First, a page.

Amani: Yeah, we just moved here this year, from Florida.

KVT: Wow, that's a long way! Have you ever milked a cow before?

Amani: Yeah, I did once in Florida. But it wasn't like this. This is a lot harder than I thought it would be!

The Milking Contest

This competition offered kids a chance to learn how cows were milked "in the olden days," before most dairy farms switched to milking machines. Kids divided into age groups and had one minute to get as much milk as they could from a life-size plastic cow with rubber udders. When kids seemed surprised at the muscle power they needed, the organizers asked them to imagine milking a whole barn full of dairy cows that way — twice a day!

click to enlarge Brielle Goodwin, 5, of Sheldon, get her turn at the milking machine. - SAM SIMON
  • Sam Simon
  • Brielle Goodwin, 5, of Sheldon, get her turn at the milking machine.

Kids VT: You looked pretty confident. How do you think you did?

Brielle: Good! It was easy. I know how to do it!

KVT: Is this your favorite part of the festival?

Brielle: Nope. It's buying stuff!!

click to enlarge Maya Deneres, 4, of Redford, spends some time with the cute calves in the animal meeting area. - SAM SIMON
  • Sam Simon
  • Maya Deneres, 4, of Redford, spends some time with the cute calves in the animal meeting area.

Kids VT: What's your favorite part of the Dairy Festival?

Maya: I like seeing the animals.

KVT: What's your favorite animal?

Maya: Chickens!

KVT: Why?

Maya: 'Cause I can hold them.

The Pedal Pull

click to enlarge Aliana Talcott, 6, of Fairfield, gives it her all during the Pedal Pull. - SAM SIMON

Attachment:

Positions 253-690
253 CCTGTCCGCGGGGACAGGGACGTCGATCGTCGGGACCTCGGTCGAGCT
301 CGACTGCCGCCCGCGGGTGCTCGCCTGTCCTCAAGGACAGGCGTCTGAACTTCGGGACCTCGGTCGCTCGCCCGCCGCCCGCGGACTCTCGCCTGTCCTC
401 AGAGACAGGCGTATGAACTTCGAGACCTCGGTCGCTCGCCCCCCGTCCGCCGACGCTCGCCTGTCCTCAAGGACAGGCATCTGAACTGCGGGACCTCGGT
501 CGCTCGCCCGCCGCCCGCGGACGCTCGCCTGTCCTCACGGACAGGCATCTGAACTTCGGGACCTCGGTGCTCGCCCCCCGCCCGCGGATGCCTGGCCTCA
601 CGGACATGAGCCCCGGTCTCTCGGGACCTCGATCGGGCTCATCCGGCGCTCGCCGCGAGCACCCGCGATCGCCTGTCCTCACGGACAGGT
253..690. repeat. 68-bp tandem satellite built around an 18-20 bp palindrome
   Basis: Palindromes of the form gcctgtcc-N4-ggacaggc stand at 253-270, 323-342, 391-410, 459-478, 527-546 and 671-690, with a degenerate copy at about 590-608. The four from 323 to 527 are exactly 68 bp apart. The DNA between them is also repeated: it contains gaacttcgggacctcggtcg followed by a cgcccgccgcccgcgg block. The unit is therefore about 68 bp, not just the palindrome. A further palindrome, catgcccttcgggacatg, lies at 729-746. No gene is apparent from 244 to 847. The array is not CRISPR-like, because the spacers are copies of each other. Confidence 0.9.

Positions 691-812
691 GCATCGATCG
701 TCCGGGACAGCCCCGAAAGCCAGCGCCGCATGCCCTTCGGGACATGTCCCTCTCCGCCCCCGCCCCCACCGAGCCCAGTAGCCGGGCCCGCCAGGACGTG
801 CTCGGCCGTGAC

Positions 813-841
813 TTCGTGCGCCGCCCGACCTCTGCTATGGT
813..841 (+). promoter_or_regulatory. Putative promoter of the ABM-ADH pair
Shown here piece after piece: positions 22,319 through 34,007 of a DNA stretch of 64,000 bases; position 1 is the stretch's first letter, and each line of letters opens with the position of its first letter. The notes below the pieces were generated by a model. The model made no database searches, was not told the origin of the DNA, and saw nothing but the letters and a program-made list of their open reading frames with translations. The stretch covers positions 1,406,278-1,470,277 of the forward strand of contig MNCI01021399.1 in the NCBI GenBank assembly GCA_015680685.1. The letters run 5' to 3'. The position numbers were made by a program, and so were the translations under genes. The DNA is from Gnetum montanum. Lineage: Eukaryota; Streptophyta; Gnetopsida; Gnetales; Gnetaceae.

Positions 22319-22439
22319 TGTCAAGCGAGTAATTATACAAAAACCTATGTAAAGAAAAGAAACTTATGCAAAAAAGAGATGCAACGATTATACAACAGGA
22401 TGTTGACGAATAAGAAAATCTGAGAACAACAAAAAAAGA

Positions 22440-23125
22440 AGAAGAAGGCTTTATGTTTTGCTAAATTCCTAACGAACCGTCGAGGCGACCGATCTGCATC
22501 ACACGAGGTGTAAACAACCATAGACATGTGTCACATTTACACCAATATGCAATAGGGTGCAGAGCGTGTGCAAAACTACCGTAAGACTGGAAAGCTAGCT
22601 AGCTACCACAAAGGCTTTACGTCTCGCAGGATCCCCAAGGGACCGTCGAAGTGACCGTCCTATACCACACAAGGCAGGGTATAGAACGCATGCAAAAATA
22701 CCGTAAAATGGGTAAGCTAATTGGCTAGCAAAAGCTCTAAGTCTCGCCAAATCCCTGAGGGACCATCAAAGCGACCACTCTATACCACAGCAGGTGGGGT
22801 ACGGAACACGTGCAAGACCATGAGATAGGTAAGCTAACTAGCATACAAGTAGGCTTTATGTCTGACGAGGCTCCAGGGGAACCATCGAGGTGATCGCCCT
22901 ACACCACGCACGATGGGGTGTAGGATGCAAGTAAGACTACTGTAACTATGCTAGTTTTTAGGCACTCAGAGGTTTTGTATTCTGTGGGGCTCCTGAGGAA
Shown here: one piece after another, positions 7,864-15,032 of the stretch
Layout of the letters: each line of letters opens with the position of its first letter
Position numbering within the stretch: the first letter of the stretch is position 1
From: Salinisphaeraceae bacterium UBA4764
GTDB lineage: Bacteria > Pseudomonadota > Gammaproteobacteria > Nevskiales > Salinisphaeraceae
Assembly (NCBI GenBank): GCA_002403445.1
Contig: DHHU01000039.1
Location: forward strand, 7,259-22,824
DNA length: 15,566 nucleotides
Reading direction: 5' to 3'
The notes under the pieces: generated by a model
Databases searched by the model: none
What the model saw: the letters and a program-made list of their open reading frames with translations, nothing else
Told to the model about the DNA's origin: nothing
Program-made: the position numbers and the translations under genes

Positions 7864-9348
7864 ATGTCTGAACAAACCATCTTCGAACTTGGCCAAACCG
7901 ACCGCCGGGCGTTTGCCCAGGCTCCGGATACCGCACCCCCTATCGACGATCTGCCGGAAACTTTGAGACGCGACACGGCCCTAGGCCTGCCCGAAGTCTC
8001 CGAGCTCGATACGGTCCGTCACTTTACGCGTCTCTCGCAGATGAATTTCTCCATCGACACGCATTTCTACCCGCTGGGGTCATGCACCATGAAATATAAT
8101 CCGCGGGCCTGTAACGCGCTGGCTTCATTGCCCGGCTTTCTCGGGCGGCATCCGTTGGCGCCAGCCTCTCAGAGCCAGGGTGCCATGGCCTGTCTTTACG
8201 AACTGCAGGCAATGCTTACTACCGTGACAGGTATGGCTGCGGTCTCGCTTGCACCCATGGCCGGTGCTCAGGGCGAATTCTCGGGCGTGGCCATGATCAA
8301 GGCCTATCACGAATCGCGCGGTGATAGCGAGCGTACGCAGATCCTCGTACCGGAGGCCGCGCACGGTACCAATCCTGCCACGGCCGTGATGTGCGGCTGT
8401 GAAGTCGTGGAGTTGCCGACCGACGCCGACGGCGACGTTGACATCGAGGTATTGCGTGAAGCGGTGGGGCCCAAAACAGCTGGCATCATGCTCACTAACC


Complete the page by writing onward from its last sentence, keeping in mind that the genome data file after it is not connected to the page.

• Sam Simon
  • Aliana Talcott, 6, of Fairfield, gives it her all during the Pedal Pull.

During this event, kids ages 4 to 12 pedaled a mini tractor dragging a sled with increasing amounts of weight. If a contestant pulled the tractor the entire length of the course, it was called a full pull. The kid who pulled the most weight the greatest distance for each age group won a trophy. Aliana Talcott was the winner for her age group and was proud of her trophy.

click to enlarge Sadie Simon, 7, of Burlington, poses with Applejack the donkey, owned by John and Pauline Broe of the Vermont Reindeer Farm in West Charleston. - SAM SIMON
  • Sam Simon
  • Sadie Simon, 7, of Burlington, poses with Applejack the donkey, owned by John and Pauline Broe of the Vermont Reindeer Farm in West Charleston.

Sadie: I think we should get a donkey for a pet! Wait, can I have this donkey?

Cow Plop Bingo

click to enlarge Festival goers gather to watch as Cow Plop Bingo gets underway on Main Street. - SAM SIMON
  • Sam Simon
  • Festival goers gather to watch as Cow Plop Bingo gets underway on Main Street.

This was the culminating event of the festival. A large block of Main Street was roped off, and numbered squares were chalked onto the concrete to create a giant bingo board. As hopeful players lined the edges of the street, a trailer arrived carrying a large — and loud — dairy cow. Festival goers paid $5 per square, betting on the square where they thought the cow would, well, plop! The cow was led out of the trailer and onto the street, and the bettors made their best calf calls, hoping to lure the cow to their chosen square. Five winners took home $100 each.